As a family, we went to two very different bonfire nights last week.
The first was a truly KC event (Kenya Cowboys only) at the Karen Club. Although the vast majority of the club’s members are black Kenyan, in an act of self segregation that is typical in Karen only the expat/KC firework enthusiasts seem to go down to the golf course to drink beer and wine, eat hot dogs and watch the display. Thinking about it, on this occasion, it may be because the former group have more sense. The event is open for non-members too and there’s a cash bar.
I must admit, I enjoy bonfires and fireworks as much as the next person but it’s always terrifying when darkness falls. Initially you are enjoying chatting with friends, vaguely aware that small boys letting off bangers off to one side, but safe in the knowledge that you can see where your kids are. Others wave sparklers haphazardly, some are kids as young as two and there is every chance that their parents may not be looking. Once it’s dark, all bets are off. Kids disappear, melding into the crowd or behind trees. There was a falling over adult marching toward the roped off bonfire with a spliff hanging out of his mouth who was lighting his own fireworks, accompanied by a circle of kids aged 7 and under like the pied piper. Thankfully he was reprimanded by management who said something about liability insurance, but not before one of his fireworks fell over and shot off horizontally into the crowd. It’s a combination of so stressful, but sort of fun because the kids love it and we like chatting to old friends, but again sort of too stressful for words. Most people cope by drinking too much. At the end, my daughter told me one boy was rushed off to hospital when a banger exploded in his face. I must vow not to go next year, but to be honest, not sure if I’ll be able to resist, it's sort of addictive.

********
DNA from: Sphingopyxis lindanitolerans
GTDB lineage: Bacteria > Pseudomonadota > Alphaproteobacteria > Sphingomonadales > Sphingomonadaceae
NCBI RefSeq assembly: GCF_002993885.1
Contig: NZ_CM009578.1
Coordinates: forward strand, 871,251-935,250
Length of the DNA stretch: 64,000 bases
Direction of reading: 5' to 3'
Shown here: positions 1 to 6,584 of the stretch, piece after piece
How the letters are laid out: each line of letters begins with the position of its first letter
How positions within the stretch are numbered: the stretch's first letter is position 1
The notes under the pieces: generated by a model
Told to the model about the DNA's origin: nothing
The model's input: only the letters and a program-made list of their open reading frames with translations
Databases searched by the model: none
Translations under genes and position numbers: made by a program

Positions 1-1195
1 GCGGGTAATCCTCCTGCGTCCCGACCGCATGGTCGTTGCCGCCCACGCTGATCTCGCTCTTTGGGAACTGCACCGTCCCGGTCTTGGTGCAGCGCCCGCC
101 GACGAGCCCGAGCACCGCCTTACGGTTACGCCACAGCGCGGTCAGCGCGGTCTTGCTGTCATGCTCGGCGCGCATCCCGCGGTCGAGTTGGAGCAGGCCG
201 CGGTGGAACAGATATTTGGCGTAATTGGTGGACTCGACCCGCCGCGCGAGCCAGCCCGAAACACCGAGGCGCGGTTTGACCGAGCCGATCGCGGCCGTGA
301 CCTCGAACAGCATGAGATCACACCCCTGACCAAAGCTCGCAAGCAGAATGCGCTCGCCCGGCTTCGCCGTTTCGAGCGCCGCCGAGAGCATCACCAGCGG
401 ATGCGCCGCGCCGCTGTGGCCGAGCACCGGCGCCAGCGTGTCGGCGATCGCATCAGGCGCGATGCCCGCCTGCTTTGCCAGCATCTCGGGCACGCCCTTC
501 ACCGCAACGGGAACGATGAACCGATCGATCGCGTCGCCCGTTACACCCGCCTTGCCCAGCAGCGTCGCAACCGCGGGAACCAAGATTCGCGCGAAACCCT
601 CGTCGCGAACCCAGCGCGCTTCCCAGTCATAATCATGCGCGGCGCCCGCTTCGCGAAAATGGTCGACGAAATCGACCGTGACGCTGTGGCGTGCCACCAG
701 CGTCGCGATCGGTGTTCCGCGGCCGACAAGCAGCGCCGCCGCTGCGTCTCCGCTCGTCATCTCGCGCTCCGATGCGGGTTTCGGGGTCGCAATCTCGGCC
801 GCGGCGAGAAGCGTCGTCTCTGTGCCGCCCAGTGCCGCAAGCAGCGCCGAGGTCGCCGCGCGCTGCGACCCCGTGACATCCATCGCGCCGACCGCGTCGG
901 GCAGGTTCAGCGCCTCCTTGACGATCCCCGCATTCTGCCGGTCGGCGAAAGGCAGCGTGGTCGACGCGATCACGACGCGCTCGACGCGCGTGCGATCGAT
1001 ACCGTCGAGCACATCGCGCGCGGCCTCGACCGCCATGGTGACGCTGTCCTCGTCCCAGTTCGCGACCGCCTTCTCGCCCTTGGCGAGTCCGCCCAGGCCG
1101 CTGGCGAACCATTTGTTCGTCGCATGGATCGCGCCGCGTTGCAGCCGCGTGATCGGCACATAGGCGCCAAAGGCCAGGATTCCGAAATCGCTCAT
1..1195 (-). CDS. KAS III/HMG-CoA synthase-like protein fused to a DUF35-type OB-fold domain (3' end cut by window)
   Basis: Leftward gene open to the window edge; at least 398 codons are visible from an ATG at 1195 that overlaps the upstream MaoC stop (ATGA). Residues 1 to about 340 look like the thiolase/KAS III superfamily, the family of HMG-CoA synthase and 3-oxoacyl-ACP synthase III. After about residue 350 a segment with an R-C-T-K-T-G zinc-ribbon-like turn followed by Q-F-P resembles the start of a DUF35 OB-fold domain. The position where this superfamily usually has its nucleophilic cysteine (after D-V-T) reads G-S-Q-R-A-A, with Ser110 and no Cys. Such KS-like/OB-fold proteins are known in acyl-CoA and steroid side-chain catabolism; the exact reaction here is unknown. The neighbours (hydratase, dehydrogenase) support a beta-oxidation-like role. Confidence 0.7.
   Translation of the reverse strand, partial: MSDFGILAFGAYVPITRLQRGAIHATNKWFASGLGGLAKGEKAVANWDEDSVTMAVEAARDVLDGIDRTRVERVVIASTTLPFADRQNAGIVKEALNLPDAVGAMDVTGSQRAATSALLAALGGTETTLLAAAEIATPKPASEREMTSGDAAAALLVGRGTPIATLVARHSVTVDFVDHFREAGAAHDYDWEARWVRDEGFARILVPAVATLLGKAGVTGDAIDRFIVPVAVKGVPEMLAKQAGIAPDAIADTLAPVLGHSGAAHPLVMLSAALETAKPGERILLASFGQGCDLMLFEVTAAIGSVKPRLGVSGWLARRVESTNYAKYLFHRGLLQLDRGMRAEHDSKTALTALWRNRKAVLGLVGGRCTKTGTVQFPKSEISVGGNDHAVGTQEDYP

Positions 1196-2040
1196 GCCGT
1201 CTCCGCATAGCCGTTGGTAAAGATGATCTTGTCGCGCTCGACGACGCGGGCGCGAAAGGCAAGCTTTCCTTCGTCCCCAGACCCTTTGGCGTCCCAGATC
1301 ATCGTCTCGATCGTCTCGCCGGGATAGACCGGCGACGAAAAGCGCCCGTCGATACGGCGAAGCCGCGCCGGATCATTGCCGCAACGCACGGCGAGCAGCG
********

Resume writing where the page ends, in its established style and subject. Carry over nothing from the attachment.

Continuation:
The second bonfire night was a charity fundraiser organised by the kids' school with fancy dress, henna painting, coconut shy etc. An altogether more multi-cultural/multi-racial (loads of everybody mixed up - as long as they could afford the 600/- to get in) affair and very civilised (ie no bangers and sparklers allowed). The event is always very popular. Parents volunteer to help and I usually find myself up to my elbows in the bran tub, taking indecent amounts of cash-money from primary school age kids. It falls to the poor teachers’ man the raffle, the bar, the car park and the sale of food and drinks vouchers out of the pure kindness of their hearts. There are thoughtfully located rubbish bins lots of grounds men and security staff and bucket loads of safe/controlled fun had by all.
As far as the lucky dip is concerned, most of the hundreds of kids were searching for that elusive and much talked-up mobile phone that is hidden inside (in fact there were two), but end up with a free tube of Colgate toothpaste and a brush. As bran tub adult you then have to micro manage their disappointment or else resist the temptation to steer them toward a more promisingly shaped parcel. My nine year old daughter really wanted the phone but only because I’ve officially banned her from having one. She got toothpaste.
The first girl who actually won the phone told me later that she planned to sell it for profit, the second was only six years old and looked entirely non-plused by the boring looking box. 'Quick, take it straight to your parents' the lady on that particular shift encouraged her.
A highlight for me (and my ego) was being tracked down by an ‘Expat Wife’ reader who said she identified me through a friend. ‘Whenever you have a bake sale, I have a bake sale – I knew you must be a parent here!’ she said. I was chuffed to bits!
My poor parents-in-law got roped in to man my husband’s stand all night. Head torch and glass of red wine in hand. They’d only got off the plane from England the day before! Scrupulously fair, they managed the queue and charged both our daughters’ full whack for a ride in their Dad’s car.
Another big firework display is held at the Muthaiga Club but I can't comment on that one, as I've never been.